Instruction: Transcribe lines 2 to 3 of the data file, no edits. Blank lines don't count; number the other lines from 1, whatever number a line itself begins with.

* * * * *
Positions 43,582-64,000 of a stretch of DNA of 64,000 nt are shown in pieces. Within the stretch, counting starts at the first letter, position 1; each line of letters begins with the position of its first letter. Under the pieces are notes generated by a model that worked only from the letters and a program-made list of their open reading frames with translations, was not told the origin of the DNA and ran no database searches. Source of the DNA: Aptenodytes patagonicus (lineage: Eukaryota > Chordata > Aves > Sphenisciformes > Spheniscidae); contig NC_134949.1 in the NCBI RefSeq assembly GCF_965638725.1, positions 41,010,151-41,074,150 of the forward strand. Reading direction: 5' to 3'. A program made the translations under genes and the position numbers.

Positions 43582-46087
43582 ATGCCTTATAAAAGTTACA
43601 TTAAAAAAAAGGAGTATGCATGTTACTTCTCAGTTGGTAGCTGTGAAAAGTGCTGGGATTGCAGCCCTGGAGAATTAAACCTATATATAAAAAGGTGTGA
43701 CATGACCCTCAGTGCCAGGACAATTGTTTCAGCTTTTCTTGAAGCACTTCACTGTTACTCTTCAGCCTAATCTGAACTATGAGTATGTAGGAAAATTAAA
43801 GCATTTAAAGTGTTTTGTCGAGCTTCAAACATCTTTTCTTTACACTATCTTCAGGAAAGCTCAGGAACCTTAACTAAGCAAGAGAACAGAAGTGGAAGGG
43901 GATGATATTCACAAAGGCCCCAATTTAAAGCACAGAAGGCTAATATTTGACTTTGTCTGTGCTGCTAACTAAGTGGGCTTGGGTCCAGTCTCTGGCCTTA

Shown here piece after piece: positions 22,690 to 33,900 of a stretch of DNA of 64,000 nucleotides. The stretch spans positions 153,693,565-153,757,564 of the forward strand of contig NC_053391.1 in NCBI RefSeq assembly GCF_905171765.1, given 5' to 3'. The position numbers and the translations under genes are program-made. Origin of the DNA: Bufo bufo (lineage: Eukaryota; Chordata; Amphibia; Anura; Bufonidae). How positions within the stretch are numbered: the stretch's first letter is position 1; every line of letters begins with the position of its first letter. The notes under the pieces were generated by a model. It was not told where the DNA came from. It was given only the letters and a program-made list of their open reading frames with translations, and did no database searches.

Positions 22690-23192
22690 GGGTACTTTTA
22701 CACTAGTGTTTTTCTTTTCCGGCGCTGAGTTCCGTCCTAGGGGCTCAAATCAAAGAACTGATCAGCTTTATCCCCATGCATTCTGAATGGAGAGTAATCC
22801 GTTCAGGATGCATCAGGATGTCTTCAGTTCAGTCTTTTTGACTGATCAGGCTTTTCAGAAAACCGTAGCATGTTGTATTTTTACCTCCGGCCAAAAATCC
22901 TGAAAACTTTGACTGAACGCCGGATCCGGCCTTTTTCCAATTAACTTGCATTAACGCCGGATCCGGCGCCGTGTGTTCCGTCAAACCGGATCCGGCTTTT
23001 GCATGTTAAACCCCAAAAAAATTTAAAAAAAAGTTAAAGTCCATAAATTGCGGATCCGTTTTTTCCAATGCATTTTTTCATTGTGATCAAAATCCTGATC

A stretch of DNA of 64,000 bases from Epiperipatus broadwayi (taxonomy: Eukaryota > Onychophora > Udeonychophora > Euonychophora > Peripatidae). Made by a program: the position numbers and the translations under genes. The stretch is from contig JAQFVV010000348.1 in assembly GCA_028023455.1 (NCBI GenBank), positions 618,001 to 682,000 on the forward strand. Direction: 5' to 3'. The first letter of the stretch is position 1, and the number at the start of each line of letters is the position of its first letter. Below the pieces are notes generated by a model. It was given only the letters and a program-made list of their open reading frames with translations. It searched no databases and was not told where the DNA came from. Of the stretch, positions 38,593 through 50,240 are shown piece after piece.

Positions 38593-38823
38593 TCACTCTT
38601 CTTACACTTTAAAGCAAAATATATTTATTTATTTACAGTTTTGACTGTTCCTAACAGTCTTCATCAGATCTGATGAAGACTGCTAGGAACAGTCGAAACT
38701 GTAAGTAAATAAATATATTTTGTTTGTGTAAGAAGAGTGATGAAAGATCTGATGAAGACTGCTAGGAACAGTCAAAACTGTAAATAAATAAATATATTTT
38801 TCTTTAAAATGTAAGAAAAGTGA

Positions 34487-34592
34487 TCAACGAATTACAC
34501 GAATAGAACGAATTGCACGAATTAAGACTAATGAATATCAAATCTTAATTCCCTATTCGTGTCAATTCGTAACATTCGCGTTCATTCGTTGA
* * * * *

Positions 43582-46087
43582 ATGCCTTATAAAAGTTACA